Celebrating the Feminist Victories of the 2018 Midterm Elections

Exhausted, but exhilarated. That pretty much sums up how I (and probably most Ms. readers!) feel about last week’s midterm elections.

At the 2017 Women’s March in Iowa City, more than 1,000 feminists protested the politics of Donald Trump. Two years later, women will make history—and be inaugurated—in Congress and across the country after last week’s midterm elections. (Phil Roeder / Creative Commons)

Victories by feminist candidates in Congressional races led to a shift in the balance of power in the House, accounting for fully 60 percent of Democrats’ gains. Many of them defeated long-entrenched Republican incumbents—and overcame massively gerrymandered districts and voter suppression in order to win and flip the House from red to blue. In the Senate, Jacky Rosen decisively beat incumbent Dean Heller in Nevada. In Arizona, Kyrsten Sinema has just been declared the winner of an open seat long held by Republicans.

Among the ranks of the new women headed to Washington are social workers, teachers, veterans, judges, lawyers, refugees, a doctor and a nurse. Some of these new feminist legislators are experts on the homeless crisis, early childhood education and human trafficking; one is a mother who lost her teenaged son to gun violence.

And there were historic breakthroughs, too. Last week, voters elected Muslim and Native American women who will be the first from their communities to ever serve in Congress, the first Latinas to ever represent Texas, the first women to ever represent Pennsylvania, and the first Black woman to represent Massachusetts in the House and the first-ever woman of color to represent New England. We are still awaiting a possible victory in Georgia by Stacey Abrams, who would become the first African-American woman governor in U.S. history.

Together, these feminists will bring much-needed new perspectives and ideas to the floor during battles over health care, an assault weapons ban, immigration, voting rights, military spending and foreign policy. And you can meet them in the next issue of Ms.

Our next issue will introduce you to the amazing new feminists in office as they are sworn in and get to work holding the line for women in Washington. We’ll also report on the women who were elected in record numbers to state offices—including governors in Maine, Kansas, Michigan and New Mexico; Secretaries of State in Colorado and Michigan; and Attorneys General in Michigan, New York and Delaware.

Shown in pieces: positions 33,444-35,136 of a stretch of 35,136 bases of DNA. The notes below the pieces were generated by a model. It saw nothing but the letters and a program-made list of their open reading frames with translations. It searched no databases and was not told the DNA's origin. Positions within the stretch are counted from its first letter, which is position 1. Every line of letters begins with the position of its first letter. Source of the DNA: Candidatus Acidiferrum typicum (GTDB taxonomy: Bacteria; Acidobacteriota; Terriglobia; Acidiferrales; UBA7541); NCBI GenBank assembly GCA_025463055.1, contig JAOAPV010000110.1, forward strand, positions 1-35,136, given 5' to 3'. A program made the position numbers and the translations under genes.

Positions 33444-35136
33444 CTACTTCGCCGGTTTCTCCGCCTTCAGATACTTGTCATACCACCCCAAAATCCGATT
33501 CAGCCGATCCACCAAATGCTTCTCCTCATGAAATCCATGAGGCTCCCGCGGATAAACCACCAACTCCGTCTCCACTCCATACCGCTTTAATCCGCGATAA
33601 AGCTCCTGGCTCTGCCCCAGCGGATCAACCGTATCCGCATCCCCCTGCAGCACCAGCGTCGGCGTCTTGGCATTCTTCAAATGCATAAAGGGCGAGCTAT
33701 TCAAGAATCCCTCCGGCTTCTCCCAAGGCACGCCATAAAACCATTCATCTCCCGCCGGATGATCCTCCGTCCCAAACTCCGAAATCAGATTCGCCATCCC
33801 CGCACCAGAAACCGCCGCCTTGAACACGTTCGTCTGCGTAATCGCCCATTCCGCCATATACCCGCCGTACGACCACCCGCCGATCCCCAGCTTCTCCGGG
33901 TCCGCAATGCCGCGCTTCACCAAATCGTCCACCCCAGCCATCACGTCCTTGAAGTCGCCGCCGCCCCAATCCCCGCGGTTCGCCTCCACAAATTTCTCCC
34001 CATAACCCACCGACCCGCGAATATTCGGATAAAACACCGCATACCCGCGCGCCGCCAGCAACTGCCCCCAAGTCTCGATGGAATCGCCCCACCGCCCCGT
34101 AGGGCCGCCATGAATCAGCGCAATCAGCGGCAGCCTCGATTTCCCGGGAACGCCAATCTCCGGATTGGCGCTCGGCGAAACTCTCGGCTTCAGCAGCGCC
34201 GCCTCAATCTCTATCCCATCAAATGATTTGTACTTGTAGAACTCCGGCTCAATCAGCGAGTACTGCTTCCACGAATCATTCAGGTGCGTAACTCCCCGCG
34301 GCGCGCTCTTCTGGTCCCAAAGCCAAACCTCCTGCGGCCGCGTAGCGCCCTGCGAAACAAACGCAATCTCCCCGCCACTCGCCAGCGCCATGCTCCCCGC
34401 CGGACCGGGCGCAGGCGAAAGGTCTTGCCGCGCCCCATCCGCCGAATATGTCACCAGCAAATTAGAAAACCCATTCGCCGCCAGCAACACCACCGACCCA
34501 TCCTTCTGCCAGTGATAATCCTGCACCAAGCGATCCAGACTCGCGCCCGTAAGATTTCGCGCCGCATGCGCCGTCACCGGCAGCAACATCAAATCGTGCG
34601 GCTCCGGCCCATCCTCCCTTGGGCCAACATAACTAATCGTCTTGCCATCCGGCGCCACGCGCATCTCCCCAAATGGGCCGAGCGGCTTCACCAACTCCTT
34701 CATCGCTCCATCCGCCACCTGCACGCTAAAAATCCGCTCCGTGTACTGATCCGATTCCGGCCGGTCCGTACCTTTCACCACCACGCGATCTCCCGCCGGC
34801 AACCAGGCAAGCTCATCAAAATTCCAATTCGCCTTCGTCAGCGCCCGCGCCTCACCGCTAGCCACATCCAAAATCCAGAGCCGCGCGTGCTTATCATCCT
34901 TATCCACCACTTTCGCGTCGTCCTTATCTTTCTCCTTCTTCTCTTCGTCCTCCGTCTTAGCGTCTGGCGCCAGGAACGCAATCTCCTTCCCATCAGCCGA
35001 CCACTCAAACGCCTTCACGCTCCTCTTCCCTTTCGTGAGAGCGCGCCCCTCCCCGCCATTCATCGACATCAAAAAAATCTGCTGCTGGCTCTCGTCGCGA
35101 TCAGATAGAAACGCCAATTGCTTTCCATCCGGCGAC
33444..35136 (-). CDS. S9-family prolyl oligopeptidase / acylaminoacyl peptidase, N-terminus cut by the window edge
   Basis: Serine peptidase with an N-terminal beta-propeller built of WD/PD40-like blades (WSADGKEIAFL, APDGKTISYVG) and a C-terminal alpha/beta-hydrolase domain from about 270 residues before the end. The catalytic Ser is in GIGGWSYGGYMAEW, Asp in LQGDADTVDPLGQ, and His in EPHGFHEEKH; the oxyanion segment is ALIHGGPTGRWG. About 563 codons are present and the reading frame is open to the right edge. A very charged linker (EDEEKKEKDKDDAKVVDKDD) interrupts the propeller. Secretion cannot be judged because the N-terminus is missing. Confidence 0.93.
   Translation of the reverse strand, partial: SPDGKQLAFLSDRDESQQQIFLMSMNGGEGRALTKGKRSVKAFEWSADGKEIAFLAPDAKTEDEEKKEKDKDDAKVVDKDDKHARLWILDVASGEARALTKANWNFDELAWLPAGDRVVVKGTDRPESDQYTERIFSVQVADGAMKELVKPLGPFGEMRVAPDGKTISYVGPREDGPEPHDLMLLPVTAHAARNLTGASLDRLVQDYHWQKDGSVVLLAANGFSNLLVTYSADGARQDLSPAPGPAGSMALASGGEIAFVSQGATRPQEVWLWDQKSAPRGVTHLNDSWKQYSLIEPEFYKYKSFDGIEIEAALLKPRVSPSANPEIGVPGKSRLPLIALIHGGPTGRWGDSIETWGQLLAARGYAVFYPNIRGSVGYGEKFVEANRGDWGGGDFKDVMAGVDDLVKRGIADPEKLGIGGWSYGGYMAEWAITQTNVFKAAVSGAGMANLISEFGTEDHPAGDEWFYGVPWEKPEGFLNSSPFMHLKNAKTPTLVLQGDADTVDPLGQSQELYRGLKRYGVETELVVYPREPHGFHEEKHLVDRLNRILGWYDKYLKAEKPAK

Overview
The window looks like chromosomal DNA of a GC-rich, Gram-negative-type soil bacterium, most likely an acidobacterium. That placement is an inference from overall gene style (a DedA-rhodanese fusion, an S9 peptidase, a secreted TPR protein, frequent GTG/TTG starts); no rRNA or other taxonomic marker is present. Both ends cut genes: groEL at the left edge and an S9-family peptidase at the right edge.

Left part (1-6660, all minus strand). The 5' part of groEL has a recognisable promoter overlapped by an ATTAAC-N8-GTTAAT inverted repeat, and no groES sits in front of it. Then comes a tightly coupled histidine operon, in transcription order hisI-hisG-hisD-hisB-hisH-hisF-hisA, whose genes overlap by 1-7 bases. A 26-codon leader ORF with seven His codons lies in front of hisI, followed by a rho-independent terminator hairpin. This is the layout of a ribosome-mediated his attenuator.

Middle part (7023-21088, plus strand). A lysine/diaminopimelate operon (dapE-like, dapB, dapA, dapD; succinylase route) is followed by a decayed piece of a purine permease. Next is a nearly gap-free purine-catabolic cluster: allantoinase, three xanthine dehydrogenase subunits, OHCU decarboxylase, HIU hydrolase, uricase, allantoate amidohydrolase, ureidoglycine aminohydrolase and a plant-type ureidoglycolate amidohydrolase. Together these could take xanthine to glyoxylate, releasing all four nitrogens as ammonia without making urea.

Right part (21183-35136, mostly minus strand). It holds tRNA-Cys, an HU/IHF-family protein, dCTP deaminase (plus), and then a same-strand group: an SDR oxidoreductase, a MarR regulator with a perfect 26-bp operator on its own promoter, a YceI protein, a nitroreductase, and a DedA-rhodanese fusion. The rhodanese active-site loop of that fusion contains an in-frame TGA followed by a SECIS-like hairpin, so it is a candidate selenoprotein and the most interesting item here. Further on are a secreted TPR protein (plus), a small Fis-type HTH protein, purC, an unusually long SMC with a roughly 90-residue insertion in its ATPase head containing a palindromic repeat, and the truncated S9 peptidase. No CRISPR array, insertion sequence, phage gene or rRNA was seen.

You won’t want to miss this coverage. Become a Ms. member today to make sure you receive our special inauguration issue.

It was women voters, led by women of color and young women, who delivered the victories everywhere to break the Republican stranglehold on Congress and many state legislatures. Since the day Donald Trump was declared president, women have been on the frontlines of the resistance—leading massive grassroots mobilizations across the country and stepping forward in record numbers to run for office.

Ms. has been a vital partner along the way, keeping feminists informed and empowered. Our reporting has covered every aspect of the resistance—from the first historic Women’s March in January of 2017 to the #MeToo uprising and the Kavanaugh fight, and right through to the midterm elections. You can count on Ms. to keep bringing you news of what’s next, analyze what’s at stake for women and cover the feminists in the U.S and around the globe working to advance equality and justice.

Celebrate the election victories with us and get ready for what’s next. Join the Ms. community today.

1Katherine Spillar is the Executive Editor of Ms., where she oversees editorial content and the Ms. in the Classroom program. Kathy also speaks to diverse audiences nationwide on a broad range of domestic and international feminist topics and appears frequently on television and radio. She has a Bachelor of Science degree in Urban Studies from TCU and an Interdisciplinary Master’s of Science degree from Trinity University.

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